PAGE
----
Low-cost cooking gas project woes blamed on poor execution strategy


Cooking gas cylinders. Cooking gas cylinders. In the low-cost project, cylinders were to be refilled at National Oil. FILE PHOTO | NMG 

A cartel of illegal Liquefied Petroleum Gas (LPG) traders hijacked the government’s Sh3 billion low-cost cylinder project due to a poor execution strategy and haphazard implementation, the Sunday Nation can reveal.

Insiders at the Ministry of Petroleum and Mining, who did not wish to be named for fear of intimidation by their employer, intimated that the ministry is in fact currently engaging a consultant to find out the best model for such a cylinder distribution months after the project was launched.

The plan, which is said to have been badly funded may have wasted most of the Sh1.5 billion with an unknown sum said to have gone to benchmarking trips that saw the ministry either poorly pay or completely fail to pay cylinder manufacturers who they later accused of making substandard containers.

Petroleum PS Andrew Kamau confirmed to the Sunday Nation that rogue traders took advantage of the subsidised cylinder plan, which was meant to be solely distributed by National Oil Corporation of Kenya (Nock) to make a killing from the government.

“Unscrupulous traders took advantage of the cheap cylinders and bought them at the Sh2,000 and sold them at Sh4,000. We also had financial constraints given that we got the Sh1.5 billion but in the supplementary budget, we got nothing. It will now be upon the National Oil to source for funds and promote the LPG plan just like other private players are doing,” said Kamau.

It remains to be seen whether the National Treasury, which last year allocated Sh2.2 billion for the three year-programme (2017-2019) and later increased the amount by more than Sh700 million through a supplementary budget, was doing a public relations exercise yet there was no disbursement.

In one of the salient operational mishaps, one of the manufacturers, Allied East Africa Limited, had its contract amended thrice with each revision scaling down order for the empty cylinders supply from 500,000 to 148,000, a scenario PS Kamau attributed to lack of funds.

The manufacturer said despite the mixed signals (including branding) in the ordering of the cylinders, the ministry which later started complaining about the quality of the cylinders inspected them before collection and never provided any reports that they had failed any tests.

The ministry in a letter to Allied EA dated July 9 even admitted to accepting the cylinders and deploying them into the market before realising they were leaking.

“After signing the contract, you supplied a total of 24,873 cylinders which were inspected and accepted for use in the ministry’s mwananchi gas project. However, when the cylinders were brought back from the market for refilling at the Nock depot, 15,350 were found to be leaking,” reads the letter, which demanded Sh40.3 million compensation from the manufacturer.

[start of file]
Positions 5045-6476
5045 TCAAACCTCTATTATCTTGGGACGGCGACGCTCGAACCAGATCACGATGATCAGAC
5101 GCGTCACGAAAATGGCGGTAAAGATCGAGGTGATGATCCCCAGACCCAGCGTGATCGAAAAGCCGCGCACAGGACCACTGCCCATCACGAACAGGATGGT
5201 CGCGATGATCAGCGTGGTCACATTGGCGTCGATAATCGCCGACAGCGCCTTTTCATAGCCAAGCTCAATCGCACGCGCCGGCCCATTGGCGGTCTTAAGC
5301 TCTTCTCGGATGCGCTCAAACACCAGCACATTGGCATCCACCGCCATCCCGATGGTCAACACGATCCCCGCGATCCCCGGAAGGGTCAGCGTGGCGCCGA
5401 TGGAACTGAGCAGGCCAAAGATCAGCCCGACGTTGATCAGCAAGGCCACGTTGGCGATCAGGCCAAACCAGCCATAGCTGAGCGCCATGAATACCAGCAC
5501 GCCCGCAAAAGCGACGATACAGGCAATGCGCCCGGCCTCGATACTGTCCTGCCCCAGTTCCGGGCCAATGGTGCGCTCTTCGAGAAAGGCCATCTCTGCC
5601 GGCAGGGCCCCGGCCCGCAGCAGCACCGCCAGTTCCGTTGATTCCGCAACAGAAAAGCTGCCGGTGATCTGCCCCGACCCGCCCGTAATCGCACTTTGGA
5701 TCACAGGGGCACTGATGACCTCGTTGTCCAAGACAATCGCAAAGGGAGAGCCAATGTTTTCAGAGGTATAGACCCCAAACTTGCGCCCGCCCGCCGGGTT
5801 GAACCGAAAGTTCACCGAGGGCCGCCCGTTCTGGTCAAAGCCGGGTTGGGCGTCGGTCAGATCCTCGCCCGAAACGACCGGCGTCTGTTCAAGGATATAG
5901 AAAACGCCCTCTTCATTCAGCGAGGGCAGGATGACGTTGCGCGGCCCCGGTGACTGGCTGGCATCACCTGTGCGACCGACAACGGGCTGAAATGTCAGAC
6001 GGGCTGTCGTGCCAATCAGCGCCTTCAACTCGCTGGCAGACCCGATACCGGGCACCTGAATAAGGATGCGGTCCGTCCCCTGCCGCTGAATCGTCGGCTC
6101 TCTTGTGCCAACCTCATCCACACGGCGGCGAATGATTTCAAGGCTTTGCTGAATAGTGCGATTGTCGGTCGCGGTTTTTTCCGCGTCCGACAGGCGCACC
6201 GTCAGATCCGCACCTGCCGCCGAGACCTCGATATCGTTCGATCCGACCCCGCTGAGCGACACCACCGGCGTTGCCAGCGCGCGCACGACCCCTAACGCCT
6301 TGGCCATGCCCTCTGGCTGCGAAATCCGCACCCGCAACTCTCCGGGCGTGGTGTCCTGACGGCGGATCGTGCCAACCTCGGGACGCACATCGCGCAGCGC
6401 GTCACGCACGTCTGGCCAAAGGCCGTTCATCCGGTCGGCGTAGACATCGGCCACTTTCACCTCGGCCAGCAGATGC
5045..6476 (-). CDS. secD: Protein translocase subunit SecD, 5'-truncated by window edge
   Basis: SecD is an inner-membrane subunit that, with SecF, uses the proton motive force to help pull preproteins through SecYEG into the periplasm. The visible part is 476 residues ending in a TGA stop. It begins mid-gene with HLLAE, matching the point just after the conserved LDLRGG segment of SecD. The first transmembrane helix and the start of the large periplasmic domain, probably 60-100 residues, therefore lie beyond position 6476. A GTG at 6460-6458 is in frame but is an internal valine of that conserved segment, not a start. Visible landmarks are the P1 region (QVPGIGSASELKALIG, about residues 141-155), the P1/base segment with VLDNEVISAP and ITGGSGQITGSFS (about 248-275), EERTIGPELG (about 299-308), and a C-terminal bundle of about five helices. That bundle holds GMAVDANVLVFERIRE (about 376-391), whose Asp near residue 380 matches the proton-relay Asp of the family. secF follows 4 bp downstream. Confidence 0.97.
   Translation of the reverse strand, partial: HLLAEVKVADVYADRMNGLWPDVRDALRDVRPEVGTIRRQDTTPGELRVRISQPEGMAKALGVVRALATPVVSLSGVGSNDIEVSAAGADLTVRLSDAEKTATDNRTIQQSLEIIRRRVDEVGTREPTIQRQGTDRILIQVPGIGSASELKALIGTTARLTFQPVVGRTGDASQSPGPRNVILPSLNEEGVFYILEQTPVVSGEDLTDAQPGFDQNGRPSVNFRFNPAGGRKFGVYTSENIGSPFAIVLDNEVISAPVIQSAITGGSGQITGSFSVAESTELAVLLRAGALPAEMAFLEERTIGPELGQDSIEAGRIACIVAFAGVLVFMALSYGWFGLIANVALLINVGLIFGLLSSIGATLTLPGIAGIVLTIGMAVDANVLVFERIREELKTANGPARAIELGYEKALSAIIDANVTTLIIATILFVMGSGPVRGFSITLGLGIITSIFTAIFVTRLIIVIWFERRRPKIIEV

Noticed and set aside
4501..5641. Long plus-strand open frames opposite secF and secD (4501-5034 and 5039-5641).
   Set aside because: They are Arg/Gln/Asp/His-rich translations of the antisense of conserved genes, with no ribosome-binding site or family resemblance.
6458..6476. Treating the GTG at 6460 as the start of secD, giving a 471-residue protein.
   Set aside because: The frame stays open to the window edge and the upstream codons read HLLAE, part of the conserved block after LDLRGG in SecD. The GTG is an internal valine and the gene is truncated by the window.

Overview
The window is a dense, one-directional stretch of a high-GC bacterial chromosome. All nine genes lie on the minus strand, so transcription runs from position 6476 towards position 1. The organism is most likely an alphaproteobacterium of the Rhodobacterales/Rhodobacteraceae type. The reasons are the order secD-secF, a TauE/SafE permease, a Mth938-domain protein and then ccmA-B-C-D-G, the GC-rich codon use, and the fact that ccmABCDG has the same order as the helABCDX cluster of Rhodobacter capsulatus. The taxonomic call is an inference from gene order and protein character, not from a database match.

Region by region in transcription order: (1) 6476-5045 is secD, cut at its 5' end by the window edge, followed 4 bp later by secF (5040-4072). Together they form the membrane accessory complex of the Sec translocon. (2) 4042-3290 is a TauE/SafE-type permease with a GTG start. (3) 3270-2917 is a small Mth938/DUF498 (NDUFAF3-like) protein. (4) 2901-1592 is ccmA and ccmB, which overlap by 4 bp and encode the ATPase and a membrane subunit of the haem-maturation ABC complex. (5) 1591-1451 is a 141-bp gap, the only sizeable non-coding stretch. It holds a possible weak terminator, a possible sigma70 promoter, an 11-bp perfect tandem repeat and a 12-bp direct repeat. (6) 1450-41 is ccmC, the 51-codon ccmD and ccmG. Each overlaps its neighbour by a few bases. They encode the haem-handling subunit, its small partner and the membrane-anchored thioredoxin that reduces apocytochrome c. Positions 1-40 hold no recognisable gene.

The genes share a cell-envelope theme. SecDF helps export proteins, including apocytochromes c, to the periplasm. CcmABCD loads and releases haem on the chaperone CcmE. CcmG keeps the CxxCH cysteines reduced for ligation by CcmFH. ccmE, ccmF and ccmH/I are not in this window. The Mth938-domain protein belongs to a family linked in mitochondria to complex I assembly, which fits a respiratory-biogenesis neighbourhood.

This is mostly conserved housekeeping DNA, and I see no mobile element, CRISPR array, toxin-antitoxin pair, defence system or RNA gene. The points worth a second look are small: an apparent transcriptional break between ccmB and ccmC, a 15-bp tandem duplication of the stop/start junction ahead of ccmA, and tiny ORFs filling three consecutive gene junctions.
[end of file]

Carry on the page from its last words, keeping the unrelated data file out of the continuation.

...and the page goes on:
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It remains unclear how long the containers had been in the general cylinder pool, which is largely unregulated since users refill them at outlets of their choice after emptying their contents making it hard to track where they are refilled.

It is also difficult to know just how the government was planning to keep track of the 1.2 million cylinders envisioned under the programme which would see LPG adoption scale up from the current 10 per cent to 70 per cent by 2020.

PS Kamau’s admission that crooks hijacked the process amplifies the manufacture’s argument that they were unable to tell what happened to the cylinders that were being used to pilot the project in Machakos and Kajiado counties before an expected mega roll-out.

“Under the terms of the contract, it is expressly clear that our obligation to the ministry in relation to the cylinders ended upon inspection and acceptance of those cylinders. It becomes extremely difficult for us to accept responsibility for the alleged 15,350 cylinders which had been received, inspected, and released for circulation by the ministry for a considerable period of time,” Mr Hamza Ali Noor, Allied E.A managing director said in response to the ministry’s allegations.

Under the plan, poor households stuck with dirty sources of cooking fuel such as kerosene and wood would get the cheaper cylinders, gas, burner and grill, which they would then refill them at Sh840 for the 6kg cylinder. It, however, remains unclear how National Oil with its limited outlet was meant to implement such a project across the country.

The ministry is also said to have put Nock at the odds by merely making it a cylinder distributor in the plan, which had locked out any independent dealers with network that may have been supplementary for its success.

Mr Kamau now believes although the government applied sudden brakes on the project, it was critical to whet the appetite for private players who have now designed innovative ways to promote LPG usage.

“The critical thing is that it has been demonstrated that it can be done. We have shown the way and the private sector have joined in,” he said.